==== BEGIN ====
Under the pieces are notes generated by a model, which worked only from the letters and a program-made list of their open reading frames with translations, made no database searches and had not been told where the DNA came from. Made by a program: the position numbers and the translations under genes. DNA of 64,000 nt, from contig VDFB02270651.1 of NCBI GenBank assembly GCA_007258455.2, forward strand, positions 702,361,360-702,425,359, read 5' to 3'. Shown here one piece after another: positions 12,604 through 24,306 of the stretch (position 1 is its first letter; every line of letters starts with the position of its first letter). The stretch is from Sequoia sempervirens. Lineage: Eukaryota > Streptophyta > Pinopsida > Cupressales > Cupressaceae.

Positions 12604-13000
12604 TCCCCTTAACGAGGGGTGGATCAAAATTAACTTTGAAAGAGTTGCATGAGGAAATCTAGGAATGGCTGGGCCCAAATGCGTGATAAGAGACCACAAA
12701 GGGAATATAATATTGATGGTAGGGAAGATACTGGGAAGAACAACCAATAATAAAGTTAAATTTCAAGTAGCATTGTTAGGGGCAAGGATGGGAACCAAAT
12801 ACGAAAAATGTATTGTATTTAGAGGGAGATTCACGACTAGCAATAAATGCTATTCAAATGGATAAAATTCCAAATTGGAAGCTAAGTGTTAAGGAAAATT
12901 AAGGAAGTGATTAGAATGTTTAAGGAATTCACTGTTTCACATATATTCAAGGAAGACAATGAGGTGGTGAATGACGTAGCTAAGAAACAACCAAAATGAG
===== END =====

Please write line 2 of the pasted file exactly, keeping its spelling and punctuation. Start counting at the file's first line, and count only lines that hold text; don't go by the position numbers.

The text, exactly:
Positions 12604-13000